And it is the responsibility of the taxpayer to provide documentation for the amount of mortgage interest deducted if questions by the IRS.

Two important points to know when tracking the debt -

(1) Thankfully, to simply the tracking process, when applying principal payments to the different type of debt in mixed-use mortgages you first reduce home equity debt and any debt you have identified as investment debt.  Acquisition debt is paid down last.

(2) When a homeowner refinances, only that portion of the principal of the new loan that represents the pay-off of the principal on the original mortgage, if it is all acquisition debt, continues to be acquisition debt.  Any closing costs for a refinance that are included in the principal of the new loan is home equity debt.

The first step to determine the amount of current acquisition debt is to go back to the Closing or Settlement Statement for the very first refinance.  Look at the amount of principal of the original mortgage that was paid off in the refinance.  Compare this number to the 1/1/2018 principal balance reported on the Form 1098 for the current mortgage. 

If the pay-off of the initial mortgage is $100,000 and the 1/1/18 principal balance is 150,000 you then need to determine if any of the additional $50,000 was used to pay for capital improvements to the property.  If not, multiply the $100,000 by the rate of interest you are paying on the current mortgage.  If the rate is 3.5% than the Schedule A deduction is $3,500.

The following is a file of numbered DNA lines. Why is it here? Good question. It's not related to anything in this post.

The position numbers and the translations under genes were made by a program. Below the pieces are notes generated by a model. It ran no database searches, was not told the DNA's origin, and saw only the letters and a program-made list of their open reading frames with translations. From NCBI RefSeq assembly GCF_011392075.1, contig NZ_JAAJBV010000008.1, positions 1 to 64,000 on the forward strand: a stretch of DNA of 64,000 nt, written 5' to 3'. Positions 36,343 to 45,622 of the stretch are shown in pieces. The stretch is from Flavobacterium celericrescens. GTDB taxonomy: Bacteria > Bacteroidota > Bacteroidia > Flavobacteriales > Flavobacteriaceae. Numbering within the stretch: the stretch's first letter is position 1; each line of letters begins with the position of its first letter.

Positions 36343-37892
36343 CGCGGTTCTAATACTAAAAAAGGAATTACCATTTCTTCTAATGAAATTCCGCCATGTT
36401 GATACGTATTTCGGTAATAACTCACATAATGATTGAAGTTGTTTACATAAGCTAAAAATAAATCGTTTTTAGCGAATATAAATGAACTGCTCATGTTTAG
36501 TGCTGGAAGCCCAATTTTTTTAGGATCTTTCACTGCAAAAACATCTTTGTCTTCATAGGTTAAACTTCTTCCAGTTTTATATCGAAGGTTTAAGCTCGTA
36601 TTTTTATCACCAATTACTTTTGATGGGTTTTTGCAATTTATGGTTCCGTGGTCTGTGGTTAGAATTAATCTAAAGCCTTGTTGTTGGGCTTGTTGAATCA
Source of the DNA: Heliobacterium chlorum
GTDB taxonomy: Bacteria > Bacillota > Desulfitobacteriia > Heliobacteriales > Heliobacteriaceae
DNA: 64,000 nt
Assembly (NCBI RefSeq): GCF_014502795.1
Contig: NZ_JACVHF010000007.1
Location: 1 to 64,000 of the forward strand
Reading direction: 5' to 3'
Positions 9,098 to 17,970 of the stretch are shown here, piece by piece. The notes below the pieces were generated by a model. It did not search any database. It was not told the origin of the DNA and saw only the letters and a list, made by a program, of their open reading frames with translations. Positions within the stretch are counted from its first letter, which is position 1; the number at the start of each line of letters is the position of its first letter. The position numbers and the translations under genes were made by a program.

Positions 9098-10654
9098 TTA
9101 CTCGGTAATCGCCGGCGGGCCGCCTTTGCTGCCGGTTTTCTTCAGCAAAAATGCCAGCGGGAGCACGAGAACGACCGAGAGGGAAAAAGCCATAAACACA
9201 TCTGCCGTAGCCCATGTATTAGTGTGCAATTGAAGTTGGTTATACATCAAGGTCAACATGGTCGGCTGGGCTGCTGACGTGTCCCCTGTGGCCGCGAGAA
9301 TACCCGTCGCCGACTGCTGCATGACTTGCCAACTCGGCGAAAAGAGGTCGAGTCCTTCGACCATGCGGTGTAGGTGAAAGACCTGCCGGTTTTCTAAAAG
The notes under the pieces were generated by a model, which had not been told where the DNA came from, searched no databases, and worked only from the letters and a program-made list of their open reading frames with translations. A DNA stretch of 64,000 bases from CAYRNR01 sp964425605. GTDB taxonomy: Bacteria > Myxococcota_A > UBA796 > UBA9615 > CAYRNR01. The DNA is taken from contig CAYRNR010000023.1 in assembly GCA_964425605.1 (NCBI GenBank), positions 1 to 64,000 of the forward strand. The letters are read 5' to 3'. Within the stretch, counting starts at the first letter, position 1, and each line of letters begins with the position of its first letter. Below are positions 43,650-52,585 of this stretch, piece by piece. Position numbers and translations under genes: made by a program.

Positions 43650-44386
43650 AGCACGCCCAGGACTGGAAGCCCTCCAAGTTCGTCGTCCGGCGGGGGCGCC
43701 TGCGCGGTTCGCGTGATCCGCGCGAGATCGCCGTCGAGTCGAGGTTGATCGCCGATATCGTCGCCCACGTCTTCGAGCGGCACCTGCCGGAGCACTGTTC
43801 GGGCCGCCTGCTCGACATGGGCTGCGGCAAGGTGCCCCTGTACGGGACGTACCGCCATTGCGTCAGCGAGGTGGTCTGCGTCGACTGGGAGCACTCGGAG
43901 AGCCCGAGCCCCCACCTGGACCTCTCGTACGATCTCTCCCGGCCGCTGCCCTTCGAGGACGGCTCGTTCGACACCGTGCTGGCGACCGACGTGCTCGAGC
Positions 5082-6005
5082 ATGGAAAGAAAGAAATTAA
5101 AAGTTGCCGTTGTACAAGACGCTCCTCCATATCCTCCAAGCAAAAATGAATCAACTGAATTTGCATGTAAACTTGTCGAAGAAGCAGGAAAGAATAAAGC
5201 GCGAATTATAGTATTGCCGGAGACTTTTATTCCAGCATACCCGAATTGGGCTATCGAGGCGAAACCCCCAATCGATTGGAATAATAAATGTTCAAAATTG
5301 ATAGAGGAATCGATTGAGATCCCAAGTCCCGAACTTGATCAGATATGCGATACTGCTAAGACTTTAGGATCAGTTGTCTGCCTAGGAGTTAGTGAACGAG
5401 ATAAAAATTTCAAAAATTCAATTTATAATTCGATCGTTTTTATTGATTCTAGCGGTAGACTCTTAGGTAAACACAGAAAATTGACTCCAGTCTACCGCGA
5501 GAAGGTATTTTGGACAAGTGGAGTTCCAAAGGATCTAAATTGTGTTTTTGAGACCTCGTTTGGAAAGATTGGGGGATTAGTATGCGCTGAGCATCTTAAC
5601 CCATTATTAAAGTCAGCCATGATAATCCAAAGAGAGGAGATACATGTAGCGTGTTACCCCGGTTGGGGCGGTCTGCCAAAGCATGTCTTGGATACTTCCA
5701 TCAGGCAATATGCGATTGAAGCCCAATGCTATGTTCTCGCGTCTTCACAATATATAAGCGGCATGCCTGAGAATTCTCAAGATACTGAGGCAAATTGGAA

If the 1/1/2018 principal balance is $98,500 than all of the interest paid in 2018, and reported on the Form 1098, is fully deductible acquisition debt interest.

Of course, this example assumes you still have the Closing or Settlement Statement for that first refinance.  In discussing how long a taxpayer should keep records I recommend “if you own real estate keep all Closing or Settlement Statements for the purchase and refinancing of the property, and documentation of any capital improvements, for as long as you own the property plus four additional years”. 

For new homeowners going forward, if the limitation of the mortgage interest deduction to acquisition debt interest continues, and I personally believe it should despite the added complication -

(1) If you need to borrow money for home improvements open a separate home equity loan or line of credit and use this ONLY for home improvements that qualify as acquisition debt.  And keep documentation of the improvements. 

(2) If you need to borrow money for anything else - to pay down personal debt, pay for college, buy a car, etc - open a separate home equity loan or line of credit and use this ONLY for non-acquisition purposes.

(3) Never consolidate or combine the three mortgage accounts.  And if you refinance, always pay the closing costs in full with cash, or money from the non-acquisition home equity line of credit, and ONLY refinance the existing principal balance of the original mortgage.

So, homeowners who may still be able to itemize – read and understand this post carefully and either pay your tax professional to separately track your debt before the end of 2019 (and NOT during the 2020 filing season) or do it yourself. 

If you are going to do it yourself and want my worksheets and detailed instructions for doing this order my MORTGAGE INTEREST GUIDE.

Any questions?